Sam Day and his mom Lorna walk a long hallway they thought they'd left behind forever at the cancer unit of Doernbecher Children's Hospital's.

He's been out of treatment for a year, cancer-free, said Lorna.

The cancer, Ewing s Sarcoma, is rare, affecting only 1.7 out of every million children.

Sam wonders: Why him? "All the time. I hate it, so much," he said.

Two years ago Sam and his doctors fought the cancer and thought they'd won, although he'd lost his left leg to amputation, a lifesaving move to stop the spread. He came back strong, determined to learn how to walk, then run on his prosthetic leg. He even ran the mile in a Beaverton track meet. Sam finished last in the race but first in the hearts of fans who cheered loudly.

Sam s track coach works at Nike, which led to a meeting with South African Oscar Pistorius, the first double amputee to compete in the Olympics.

"That was great," Sam said. "He s a great guy!"

He's a guy not far removed from a childhood with prosthetics.

Sam s mom said couldn't believe it.

Oscar sat down with Sam.

"They both took off their legs. Oscar said, 'Show me what kind of foot you have there. You know what kind of foot you have there?' He said, 'I know that foot,'" she said.

"You know nobody does that. Nobody can talk legs with Sam like that," Lorna said. "It was a huge boost for Sam."

A bright spot in the darkness of cancer.

"We're pretty big Oscar fans at this point," she said.

There were other moments, including an invitation to a closed University of Oregon football team practice, surfing with his family in Hawaii, and riding the waves with his dad behind a boat.

Then in July they discovered a lump on Sam s right foot. "Really awful," said Lorna. "Crushing."

The cancer had returned.

"It s been pretty tough you know?" said Sam. "I just kind of go with it."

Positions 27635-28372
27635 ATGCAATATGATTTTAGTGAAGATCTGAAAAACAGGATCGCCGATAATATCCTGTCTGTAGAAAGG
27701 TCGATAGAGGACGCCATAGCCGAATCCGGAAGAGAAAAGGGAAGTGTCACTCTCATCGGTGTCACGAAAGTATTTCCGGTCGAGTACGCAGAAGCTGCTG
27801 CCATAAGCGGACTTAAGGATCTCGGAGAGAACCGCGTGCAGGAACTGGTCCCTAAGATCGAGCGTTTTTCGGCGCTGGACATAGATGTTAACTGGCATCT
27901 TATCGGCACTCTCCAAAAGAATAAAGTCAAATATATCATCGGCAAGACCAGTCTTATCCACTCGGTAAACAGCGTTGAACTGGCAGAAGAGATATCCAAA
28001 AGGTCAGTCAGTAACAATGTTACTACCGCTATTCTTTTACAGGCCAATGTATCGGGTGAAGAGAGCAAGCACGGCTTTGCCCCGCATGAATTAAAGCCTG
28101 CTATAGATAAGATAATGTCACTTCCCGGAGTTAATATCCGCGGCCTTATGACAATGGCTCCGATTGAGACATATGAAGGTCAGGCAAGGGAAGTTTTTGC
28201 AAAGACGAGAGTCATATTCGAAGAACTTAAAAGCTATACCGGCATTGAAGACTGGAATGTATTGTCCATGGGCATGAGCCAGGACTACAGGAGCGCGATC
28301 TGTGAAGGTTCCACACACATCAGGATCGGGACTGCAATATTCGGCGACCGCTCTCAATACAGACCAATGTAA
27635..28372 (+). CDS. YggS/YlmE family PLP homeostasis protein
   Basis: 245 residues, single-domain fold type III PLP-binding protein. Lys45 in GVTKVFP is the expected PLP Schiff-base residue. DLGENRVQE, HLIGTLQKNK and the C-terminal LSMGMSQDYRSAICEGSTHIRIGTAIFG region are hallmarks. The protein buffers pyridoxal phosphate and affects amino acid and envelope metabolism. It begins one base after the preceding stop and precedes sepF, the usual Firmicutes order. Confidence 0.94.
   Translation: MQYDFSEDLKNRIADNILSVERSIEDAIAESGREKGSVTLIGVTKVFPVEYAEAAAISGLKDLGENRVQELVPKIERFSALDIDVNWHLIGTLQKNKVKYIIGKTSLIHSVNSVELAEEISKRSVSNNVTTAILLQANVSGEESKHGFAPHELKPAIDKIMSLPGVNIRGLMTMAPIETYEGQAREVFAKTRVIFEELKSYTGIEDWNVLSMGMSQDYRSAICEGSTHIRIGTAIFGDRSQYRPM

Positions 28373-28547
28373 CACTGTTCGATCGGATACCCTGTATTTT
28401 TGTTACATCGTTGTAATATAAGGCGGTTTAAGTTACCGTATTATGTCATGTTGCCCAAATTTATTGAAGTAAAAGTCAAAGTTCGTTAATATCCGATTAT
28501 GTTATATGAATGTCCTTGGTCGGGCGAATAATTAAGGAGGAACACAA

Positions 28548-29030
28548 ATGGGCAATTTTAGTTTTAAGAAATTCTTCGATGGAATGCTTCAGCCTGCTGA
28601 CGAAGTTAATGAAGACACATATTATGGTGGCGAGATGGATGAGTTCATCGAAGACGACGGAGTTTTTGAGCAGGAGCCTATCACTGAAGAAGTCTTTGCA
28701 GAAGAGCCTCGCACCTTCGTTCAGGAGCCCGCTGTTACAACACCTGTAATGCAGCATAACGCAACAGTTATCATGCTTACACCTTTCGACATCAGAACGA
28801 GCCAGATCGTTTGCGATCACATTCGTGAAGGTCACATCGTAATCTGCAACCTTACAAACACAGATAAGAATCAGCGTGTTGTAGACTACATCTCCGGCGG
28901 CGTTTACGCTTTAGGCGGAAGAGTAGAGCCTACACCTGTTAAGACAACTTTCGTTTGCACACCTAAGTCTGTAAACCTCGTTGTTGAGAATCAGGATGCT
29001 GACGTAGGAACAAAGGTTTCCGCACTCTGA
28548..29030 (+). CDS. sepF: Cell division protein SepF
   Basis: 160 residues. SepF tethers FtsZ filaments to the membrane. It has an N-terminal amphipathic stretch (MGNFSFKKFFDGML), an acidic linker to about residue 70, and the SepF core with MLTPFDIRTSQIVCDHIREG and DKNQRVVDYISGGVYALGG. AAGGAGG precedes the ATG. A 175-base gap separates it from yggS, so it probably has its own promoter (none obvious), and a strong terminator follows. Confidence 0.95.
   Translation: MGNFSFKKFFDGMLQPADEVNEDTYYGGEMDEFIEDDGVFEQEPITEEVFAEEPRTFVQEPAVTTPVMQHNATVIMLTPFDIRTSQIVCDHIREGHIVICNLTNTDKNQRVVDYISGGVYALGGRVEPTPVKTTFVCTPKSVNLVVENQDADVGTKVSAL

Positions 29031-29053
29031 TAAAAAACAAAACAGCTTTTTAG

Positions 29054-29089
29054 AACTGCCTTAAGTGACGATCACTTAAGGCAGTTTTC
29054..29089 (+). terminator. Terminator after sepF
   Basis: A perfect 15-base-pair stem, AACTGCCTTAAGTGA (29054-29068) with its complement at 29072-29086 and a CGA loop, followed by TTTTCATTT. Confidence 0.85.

The family was preparing to help with a fundraiser for the NW Sarcoma Foundation, which would include Sam s story of triumph.

Now they're back at Doernbecher for another nine months of chemotherapy.

"As a mom--well, emotionally of course--it s my biggest burden in my life," Lorna Day said. "So to carry the weight, I can t even go there."

But in the midst of it all, Sam's mom focuses on the positive.

"Tremendous blessings," she said. "Just in seeing the people who support us, they make me want to be more like them."

Before Sam's amputation, kids and teachers at Terra Linda Elementary School rallied to raise money and support for him. They have not gone away.

"I have dear friends who show up on my door step on my bad days, and we have people we hardly know literally around the world praying for Sam," she said.

The Day family believes they will get through this, again.

"So now we feel like we're gonna go, we're gonna get rid of this and we'll be done. We'll be done with this!" she said.

To learn about the NW Sarcoma Foundation's fund raiser click here.

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